Lou Grant

Season 5 Episode 24


Aired Monday 10:00 PM Sep 13, 1982 on CBS
out of 10
User Rating
7 votes

By TV.com Users

Episode Summary

This episode covers a day in the life of managing editor Charlie Hume, who tries to fire two employees but is overruled by Mrs. Pynchon. He then counsels Art on a personal matter, and confronts the possibility of losing ace reporter Billie, who is talking about moving to Sacramento.moreless

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  • When I was trying training

    At the time that this show came out, I was already a fan of Mary Tyler Moore and therefore a fan of Lou Grant....I was also a high school student interested in journalism when it first came on and was a student studying journalism at the prestigious university Marquette during its later years so sometimes used this show as a motivation factor in my own career...definitely had a good cast...and a lot of what they covered was timely...I would love to see another great journalism show now....I love shows that cover timely issues and in a timely fashion....let's bring back some more quality TV.moreless
  • Lou Grant goes soap opera.

    What a disappointing finale for a great series. Let's start, though, with the good news. Every important character gets his or her moment to shine in this one, with the possible exception, perhaps, of ... Lou. But what did the writer do to them? She gave them all emotional problems. If it hadn't been for the plot line about Lance's investigation, this episode would have had no link to journalism. Rossi and Abby discover that it is difficult to work together once they have an emotional relationship. Billie has to choose between her career and a family, while Art faces fatherhood. Even Animal lets jealousy get the best of him.

    Charlie Hume is in the middle of all of this. Although the episode is named after him, his situation is not as central as Lou's was in "Lou" (episode 65). He acts as a sounding board to the reporters' complaints. His one fight, the struggle with Mrs. Pynchon about firing reporters, is solved very easily.

    I kept wondering whether the production team realized this was the final show when they made it. The last shot (a slow pan with a sax solo) seems to imply that they did. But then they could have made a better job of it. I was hoping Lou would get the final line, but that honor was left to Art who is heard mumbling "Oh, boy".moreless
  • I as well as the entire group of actors&other employes as well, was Crying. because I Honestly & Wholeheartedly LOVED The show!that is everyone!But the one thing that I have been searching for,for the LONGEST TIME!Is the Theme song! can anyone helmoreless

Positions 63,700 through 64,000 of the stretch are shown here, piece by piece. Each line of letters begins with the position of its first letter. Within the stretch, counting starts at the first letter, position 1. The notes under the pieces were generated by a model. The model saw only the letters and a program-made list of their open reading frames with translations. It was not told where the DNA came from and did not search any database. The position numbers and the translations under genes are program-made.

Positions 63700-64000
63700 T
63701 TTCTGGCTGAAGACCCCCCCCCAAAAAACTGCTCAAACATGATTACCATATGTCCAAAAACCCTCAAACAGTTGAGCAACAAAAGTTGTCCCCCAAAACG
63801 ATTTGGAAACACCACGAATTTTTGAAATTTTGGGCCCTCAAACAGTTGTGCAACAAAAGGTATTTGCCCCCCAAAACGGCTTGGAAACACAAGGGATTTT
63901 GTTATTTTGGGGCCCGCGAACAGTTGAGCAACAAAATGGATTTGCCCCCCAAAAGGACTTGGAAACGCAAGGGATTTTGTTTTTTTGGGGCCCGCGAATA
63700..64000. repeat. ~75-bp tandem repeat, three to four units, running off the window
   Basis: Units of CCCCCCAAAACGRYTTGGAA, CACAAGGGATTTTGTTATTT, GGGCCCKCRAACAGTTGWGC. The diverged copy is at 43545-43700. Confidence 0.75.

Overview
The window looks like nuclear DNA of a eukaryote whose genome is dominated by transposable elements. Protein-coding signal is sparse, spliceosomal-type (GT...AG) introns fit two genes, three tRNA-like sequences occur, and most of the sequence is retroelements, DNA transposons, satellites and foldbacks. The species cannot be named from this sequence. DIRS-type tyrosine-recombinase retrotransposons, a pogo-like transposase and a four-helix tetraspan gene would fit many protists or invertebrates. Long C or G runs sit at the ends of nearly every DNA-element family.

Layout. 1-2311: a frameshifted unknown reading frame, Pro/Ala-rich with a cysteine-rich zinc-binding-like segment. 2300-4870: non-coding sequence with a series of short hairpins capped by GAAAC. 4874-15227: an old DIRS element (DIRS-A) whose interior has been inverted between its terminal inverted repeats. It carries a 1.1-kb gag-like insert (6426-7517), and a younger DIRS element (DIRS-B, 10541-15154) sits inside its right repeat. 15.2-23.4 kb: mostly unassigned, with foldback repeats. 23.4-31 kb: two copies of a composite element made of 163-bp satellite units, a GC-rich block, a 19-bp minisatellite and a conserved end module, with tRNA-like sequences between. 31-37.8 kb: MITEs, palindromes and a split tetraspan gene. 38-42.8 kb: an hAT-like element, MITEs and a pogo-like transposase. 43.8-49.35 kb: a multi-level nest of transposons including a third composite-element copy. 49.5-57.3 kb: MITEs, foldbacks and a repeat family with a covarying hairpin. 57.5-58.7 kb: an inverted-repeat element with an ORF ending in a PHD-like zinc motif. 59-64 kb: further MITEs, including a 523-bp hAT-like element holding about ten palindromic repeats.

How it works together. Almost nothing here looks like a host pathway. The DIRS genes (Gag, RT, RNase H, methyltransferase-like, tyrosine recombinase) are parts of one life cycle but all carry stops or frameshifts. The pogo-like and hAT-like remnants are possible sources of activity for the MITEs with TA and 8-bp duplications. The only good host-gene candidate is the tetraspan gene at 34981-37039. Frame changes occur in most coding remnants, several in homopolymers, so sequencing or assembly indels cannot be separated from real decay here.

My review of the show has to be one of my favorite shows that was ever made!! it whent strait to the heart. You could feel all of the Love that was put into the writting, produceing and acting in each and every episode!!! THANK YOU! there is only one Television show that I enjoyed over the "Lou Grant" show and that is M.A.S.H.

    But M.A.S.H. was a Comedy/Drama. it is only somewhat in the same catigory and the Lou Grant show.

    It is going to be very hard if not impossible to top it

    Again Thank You very very very much!!

    Sincerely & Wholeheartedly

    Stephen E Kozlovichmoreless
Macon McCalman

Macon McCalman

Dolph Masterson

Guest Star

Freddye Chapman

Freddye Chapman

Abby McCann

Guest Star

Joanna Cassidy

Joanna Cassidy

Barbara Costigan

Guest Star

Trivia, Notes, Quotes and Allusions


  • TRIVIA (1)

    • For this episode, another fictional Arab country was created. After Qular in "Unthinkable" (episode 110) we now get Qulai. Or did the story continuity editor merely make a typo?

  • QUOTES (4)

    • Lou: See if you can call in an off-the-rack story before six o'clock.
      Lance: Great, sure. But the expression is "off-the-wall".
      Lou: Off-the-rack. Adequate and fast. I don't want you agonizing over every detail.

    • Billie: I got shot down for the job at the Sacramento bureau.
      Art: Oh, no. I'm sorry. Sit down.
      Billie: Do you know why? Because I'm a good reporter!

    • Art: I didn't sleep last night, I'm having trouble keeping my food down. If I had to come up with your name at the moment, I'd really have to take a wild guess.
      Billie: Billie.
      Art: Thank you. My guess would have been Wendy.

    • Art: Some people have families; some people have families thrust upon them.

  • NOTES (2)

    • The series ended in what is probably one of the most controverisal cancellations in television history. Since Lou Grant was undeniably slipping in the ratings, CBS cited that as the motive for canceling Lou Grant. However, many people blamed the cancellation on Ed Asner's reputation as an outspoken liberal politcal activist. During the '80s, Asner publicly denounced foreign policy and the Reagan administration.

    • The final aired episode of Lou Grant